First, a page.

Dead Poets Society

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Dead Poets Society
Dead Poets Society DVD cover
Directed by Peter Weir
Written by Tom Schulman
Starring Robin Williams, Robert Sean Leonard, Ethan Hawke, Josh Charles, Gale Hansen, James Waterston, Norman Lloyd and Kurtwood Smith
Produced by Silver Screen Partners IV, Touchstone Pictures
Distributed by Buena Vista Pictures
Release date June 2, 1989
Runtime 128 min.
Language English
IMDb page

Dead Poets Society is a 1989 film which tells the story of an English teacher at a 1950s boys' school who inspires his students to overcome their reluctance to make changes in their lives and stirs up their interests in poetry.

The film was set at the fictional Welton Academy in Vermont, but it was actually filmed at St. Andrew's School in Delaware. A book, based on the movie's script, has been published under the same name. It is written by Nancy H. Kleinbaum.



Seven boys: Neil Perry (Robert Sean Leonard), Todd Anderson (Ethan Hawke), Knox Overstreet (Josh Charles), Charlie Dalton (Gale Hansen), Richard Cameron (Dylan Kussman), Steven Meeks (Allelon Ruggiero) and Gerard Pitts (James Waterston) attend the fictional Welton Academy. The school's values are based on four principles: Tradition, Honor, Discipline and Excellence.

At the beginning of the first class, the replacement English teacher, Mr. Keating (played by Robin Williams), has one of the boys read the introduction to the poetry textbook, which describes how to place the quality of a poem on a scale, and give it a number, a process that was popular in literary circles at the time. Keating, much to the astonishment (and delight) of the students, has them physically remove the introduction. The rest of the movie is a process of awakening, in which the boys (and the audience) discover that authority can and must always act as a guide, but the only place where one can find out his or her true identity is within himself or herself.

This free thinking brings trouble for one of the boys, Neil, who decides to pursue acting, rather than medicine, the career his father chose for him. Neil eventually kills himself in his father's office after even his triumphant performance in a school play fails to please his father and his father pulls him out of Welton and places him in a military school.

As a consequence of Neil's suicide, John Keating becomes the scapegoat of the schools's headmaster, Mr. Nolan, and has to leave Welton Academy. The film concludes with the boys standing on their tables - in front of Mr. Nolan - addressing Mr. Keating as "captain" - this way showing him that his messages have been understood.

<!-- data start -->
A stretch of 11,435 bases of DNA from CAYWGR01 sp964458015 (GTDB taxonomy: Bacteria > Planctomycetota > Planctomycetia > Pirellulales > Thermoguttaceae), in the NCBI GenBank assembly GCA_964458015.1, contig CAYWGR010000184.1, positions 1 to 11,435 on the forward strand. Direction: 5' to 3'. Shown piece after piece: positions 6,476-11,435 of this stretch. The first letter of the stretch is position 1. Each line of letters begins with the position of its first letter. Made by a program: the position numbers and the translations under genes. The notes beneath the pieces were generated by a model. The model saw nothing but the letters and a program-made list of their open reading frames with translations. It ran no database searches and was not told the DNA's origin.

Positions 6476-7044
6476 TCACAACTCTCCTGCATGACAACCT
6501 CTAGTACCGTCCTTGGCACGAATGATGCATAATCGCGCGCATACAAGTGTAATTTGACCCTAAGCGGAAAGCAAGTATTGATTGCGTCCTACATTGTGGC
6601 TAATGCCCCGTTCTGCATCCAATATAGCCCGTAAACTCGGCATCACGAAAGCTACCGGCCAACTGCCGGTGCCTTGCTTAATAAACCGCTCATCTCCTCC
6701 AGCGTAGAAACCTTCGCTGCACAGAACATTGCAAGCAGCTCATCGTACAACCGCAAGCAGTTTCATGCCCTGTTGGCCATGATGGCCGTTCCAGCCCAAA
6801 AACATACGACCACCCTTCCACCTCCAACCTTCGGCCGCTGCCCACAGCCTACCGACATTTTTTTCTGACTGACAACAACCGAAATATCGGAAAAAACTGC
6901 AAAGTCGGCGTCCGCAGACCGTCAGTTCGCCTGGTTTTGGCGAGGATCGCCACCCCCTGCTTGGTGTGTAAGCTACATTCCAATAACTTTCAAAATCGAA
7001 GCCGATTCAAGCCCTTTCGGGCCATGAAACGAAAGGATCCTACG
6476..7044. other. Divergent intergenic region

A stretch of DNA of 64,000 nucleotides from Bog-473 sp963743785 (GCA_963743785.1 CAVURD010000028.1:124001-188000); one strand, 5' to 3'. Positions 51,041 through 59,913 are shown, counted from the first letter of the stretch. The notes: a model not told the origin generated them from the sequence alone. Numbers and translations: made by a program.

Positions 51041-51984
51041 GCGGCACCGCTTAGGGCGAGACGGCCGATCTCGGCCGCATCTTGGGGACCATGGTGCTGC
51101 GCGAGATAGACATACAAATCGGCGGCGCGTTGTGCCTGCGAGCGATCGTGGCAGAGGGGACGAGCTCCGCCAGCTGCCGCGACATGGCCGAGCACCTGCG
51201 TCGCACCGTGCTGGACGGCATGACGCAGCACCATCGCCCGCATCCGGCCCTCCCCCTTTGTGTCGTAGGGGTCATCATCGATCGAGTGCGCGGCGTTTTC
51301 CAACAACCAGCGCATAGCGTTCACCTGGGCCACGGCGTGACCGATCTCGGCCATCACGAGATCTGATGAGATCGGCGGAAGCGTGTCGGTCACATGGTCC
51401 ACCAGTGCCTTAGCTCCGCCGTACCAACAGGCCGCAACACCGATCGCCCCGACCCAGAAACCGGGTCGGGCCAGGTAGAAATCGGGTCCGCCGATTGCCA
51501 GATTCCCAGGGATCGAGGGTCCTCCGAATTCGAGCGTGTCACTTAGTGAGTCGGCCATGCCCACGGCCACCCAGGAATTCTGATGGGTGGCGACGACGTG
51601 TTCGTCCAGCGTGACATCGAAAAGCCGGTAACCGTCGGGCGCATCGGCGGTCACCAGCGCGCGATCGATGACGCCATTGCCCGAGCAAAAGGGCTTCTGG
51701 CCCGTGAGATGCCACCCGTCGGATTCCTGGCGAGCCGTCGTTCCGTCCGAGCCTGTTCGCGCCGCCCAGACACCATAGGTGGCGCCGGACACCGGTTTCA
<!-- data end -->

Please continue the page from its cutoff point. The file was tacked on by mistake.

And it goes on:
Awards and nominations

It won the Academy Award for Writing Original Screenplay, and was nominated for Best Actor in a Leading Role (Robin Williams), Best Director and Best Picture.

The film has become standard viewing for many high school English classes in North America.


The passage in the poetry textbook Keating has his students read from at the beginning of the movie is taken nearly word-for-word from an early chapter of Laurence Perrine's Sound and Sense: An Introduction to Poetry, which is still occasionally used by AP English classes in the United States.


  • No matter what anybody tells you, words and ideas can change the world.
  • Sucking all the marrow out of life doesn't mean choking on the bone.
  • Listen, you hear it? --- Carpe --- hear it? --- Carpe, carpe diem, seize the day boys, make your lives extraordinary.
  • O Captain! My Captain!

Further Reading

Stefan Munaretto: Nancy H. Kleinbaum/Peter Weir. Der Club der toten Dichter (Dead Poets Society). Hollfeld: C. Bange Verlag. 2005 (Königs Erläuterungen und Materialien. Band 431) ISBN 3-8044-1817-1

External links

Films Directed by Peter Weir
Homesdale | The Cars That Ate Paris | Picnic at Hanging Rock | The Last Wave | Gallipoli | The Year of Living Dangerously | Witness | The Mosquito Coast | Dead Poets Society | Green Card | Fearless | The Truman Show | Master and Commander: The Far Side of the World | War Magician | Pattern Recognition
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